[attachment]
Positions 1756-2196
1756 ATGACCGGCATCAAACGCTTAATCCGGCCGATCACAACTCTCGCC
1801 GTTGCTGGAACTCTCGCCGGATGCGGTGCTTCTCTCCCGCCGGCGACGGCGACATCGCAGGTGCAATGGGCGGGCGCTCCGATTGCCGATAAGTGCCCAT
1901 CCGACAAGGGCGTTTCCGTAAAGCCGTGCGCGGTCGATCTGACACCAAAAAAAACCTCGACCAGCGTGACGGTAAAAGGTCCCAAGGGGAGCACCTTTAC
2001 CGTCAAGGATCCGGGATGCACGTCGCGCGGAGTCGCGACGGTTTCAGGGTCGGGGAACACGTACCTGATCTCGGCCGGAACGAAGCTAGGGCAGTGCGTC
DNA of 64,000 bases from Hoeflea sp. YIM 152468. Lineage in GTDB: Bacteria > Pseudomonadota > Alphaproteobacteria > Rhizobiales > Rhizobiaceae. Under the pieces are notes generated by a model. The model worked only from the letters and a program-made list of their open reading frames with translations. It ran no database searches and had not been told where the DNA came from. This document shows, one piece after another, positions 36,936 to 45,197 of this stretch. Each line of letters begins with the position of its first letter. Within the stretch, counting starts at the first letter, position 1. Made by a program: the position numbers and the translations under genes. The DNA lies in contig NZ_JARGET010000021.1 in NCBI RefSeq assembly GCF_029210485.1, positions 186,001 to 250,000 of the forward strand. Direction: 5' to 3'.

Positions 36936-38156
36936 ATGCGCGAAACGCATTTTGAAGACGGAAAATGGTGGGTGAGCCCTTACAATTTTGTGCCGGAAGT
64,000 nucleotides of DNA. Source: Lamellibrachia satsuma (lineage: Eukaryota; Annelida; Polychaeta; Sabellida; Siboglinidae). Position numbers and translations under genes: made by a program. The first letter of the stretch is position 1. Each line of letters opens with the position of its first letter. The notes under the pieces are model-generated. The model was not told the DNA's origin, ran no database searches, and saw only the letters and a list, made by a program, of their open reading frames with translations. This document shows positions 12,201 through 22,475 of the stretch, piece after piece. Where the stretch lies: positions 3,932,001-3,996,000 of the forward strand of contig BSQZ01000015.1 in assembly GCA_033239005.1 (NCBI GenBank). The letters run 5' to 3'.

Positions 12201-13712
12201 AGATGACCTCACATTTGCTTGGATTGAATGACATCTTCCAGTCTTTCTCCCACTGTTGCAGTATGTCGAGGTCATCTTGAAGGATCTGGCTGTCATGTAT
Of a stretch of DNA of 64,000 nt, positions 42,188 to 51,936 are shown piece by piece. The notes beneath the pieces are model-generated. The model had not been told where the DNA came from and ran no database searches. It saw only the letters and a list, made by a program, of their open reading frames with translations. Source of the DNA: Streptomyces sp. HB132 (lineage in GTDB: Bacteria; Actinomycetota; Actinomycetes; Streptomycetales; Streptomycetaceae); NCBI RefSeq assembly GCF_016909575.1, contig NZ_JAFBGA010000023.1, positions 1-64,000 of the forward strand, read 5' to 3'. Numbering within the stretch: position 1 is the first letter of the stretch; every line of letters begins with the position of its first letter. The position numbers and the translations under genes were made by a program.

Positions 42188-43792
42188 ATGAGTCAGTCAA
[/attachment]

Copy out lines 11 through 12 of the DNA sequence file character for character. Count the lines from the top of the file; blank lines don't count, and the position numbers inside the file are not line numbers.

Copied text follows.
12201 AGATGACCTCACATTTGCTTGGATTGAATGACATCTTCCAGTCTTTCTCCCACTGTTGCAGTATGTCGAGGTCATCTTGAAGGATCTGGCTGTCATGTAT
Of a stretch of DNA of 64,000 nt, positions 42,188 to 51,936 are shown piece by piece. The notes beneath the pieces are model-generated. The model had not been told where the DNA came from and ran no database searches. It saw only the letters and a list, made by a program, of their open reading frames with translations. Source of the DNA: Streptomyces sp. HB132 (lineage in GTDB: Bacteria; Actinomycetota; Actinomycetes; Streptomycetales; Streptomycetaceae); NCBI RefSeq assembly GCF_016909575.1, contig NZ_JAFBGA010000023.1, positions 1-64,000 of the forward strand, read 5' to 3'. Numbering within the stretch: position 1 is the first letter of the stretch; every line of letters begins with the position of its first letter. The position numbers and the translations under genes were made by a program.